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MPs publish report on unauthorised tapping or hacking of mobile communications

20 July 2011

The Commons Home Affairs Committee "deplores" News International's attempt to "deliberately thwart" the original investigation into phone hacking in 2005-06 but also states that the police set aside a huge amount of material that could have identified other perpetrators and victims.

John Yates

The committee agrees with John Yates's own assessment that his 2009 review of this investigation was "very poor", that he did not ask the right questions and that he was guilty of a "serious misjudgement".

Andy Hayman

The committee criticises Andy Hayman's cavalier attitude towards his contacts with those in News International who were under investigation which, even if entirely above board, risked seriously undermining confidence in the impartiality of the police, and accuses him of deliberate prevarication in order to mislead the committee. It urges the swift and thorough investigation of allegations that payments were made to police officers by the media, which will help to establish whether or not such payments may have influenced police inquiries into phone hacking.

DAC Sue Akers

The committee welcomes DAC Sue Akers's decision to contact all potential victims of phone hacking by the News of the World as part of the current investigation, but is alarmed that only 170 have as yet been informed. At this rate it would take years to inform all of the several thousands of people potentially affected. The committee therefore recommends that extra resources are allocated to her investigation, by the Government directly if necessary.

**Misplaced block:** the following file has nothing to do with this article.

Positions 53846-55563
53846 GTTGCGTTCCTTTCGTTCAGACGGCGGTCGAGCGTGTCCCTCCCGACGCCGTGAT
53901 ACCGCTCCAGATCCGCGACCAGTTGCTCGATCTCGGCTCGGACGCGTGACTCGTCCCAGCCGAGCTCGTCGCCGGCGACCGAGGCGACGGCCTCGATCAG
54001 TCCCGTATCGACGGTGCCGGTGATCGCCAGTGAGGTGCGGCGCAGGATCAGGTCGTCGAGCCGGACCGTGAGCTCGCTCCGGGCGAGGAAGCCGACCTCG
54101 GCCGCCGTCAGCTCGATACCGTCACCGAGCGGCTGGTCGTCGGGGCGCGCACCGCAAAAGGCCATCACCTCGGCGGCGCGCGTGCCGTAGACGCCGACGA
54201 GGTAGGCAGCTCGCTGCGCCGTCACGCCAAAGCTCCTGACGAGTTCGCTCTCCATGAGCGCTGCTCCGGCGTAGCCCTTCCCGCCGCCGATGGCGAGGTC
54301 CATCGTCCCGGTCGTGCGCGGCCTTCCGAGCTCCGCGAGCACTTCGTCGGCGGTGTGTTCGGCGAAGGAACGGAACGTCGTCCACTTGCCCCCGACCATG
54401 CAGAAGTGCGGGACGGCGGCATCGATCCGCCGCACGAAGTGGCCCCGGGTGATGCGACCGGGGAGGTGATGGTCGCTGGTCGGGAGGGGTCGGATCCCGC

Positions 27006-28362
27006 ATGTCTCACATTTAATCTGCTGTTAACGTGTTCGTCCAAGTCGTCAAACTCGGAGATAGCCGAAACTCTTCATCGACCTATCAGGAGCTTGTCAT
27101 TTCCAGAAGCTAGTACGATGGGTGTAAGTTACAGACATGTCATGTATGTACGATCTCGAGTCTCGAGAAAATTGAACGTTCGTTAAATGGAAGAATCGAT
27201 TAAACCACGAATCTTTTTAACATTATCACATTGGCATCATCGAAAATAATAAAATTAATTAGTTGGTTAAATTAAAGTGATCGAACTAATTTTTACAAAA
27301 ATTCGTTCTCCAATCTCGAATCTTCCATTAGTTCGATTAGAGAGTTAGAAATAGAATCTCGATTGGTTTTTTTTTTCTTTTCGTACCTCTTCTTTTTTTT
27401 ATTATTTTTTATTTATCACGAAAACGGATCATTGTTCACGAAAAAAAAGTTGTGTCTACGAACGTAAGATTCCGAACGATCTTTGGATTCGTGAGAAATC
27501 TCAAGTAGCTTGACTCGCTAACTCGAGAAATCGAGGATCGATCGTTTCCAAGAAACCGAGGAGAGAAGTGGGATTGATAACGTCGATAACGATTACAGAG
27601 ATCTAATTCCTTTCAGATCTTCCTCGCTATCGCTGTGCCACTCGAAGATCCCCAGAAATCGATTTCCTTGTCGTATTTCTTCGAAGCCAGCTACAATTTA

Current laws

The committee also expresses concern about both the scope and understanding of current laws on phone hacking, with prosecutors and police still arguing over the meaning of relevant sections of the Regulation of Investigatory Powers Act 2000. However, this was no reason for the Metropolitan Police to limit their investigation of these matters. 

Information Commissioner

Finally, potential victims of phone hacking should be given a means of seeking formal advice from the Information Commissioner and easier access to redress. The Information Commissioner should be given additional powers to deal with breaches of data protection, including phone hacking and blagging. Mobile phone companies should give greater prominence to security advice in the information provided to their customers.

Committee Chair Right Hon Keith Vaz MP said:

"There has been a catalogue of failures by the Metropolitan Police, and deliberate attempts by News International to thwart the various investigations. Police and prosecutors have been arguing over the interpretation of the law.

The new inquiry requires additional resources and if these are not forthcoming, it will take years to inform all the potential victims. The victims of hacking should have come first and I am shocked that this has not happened."

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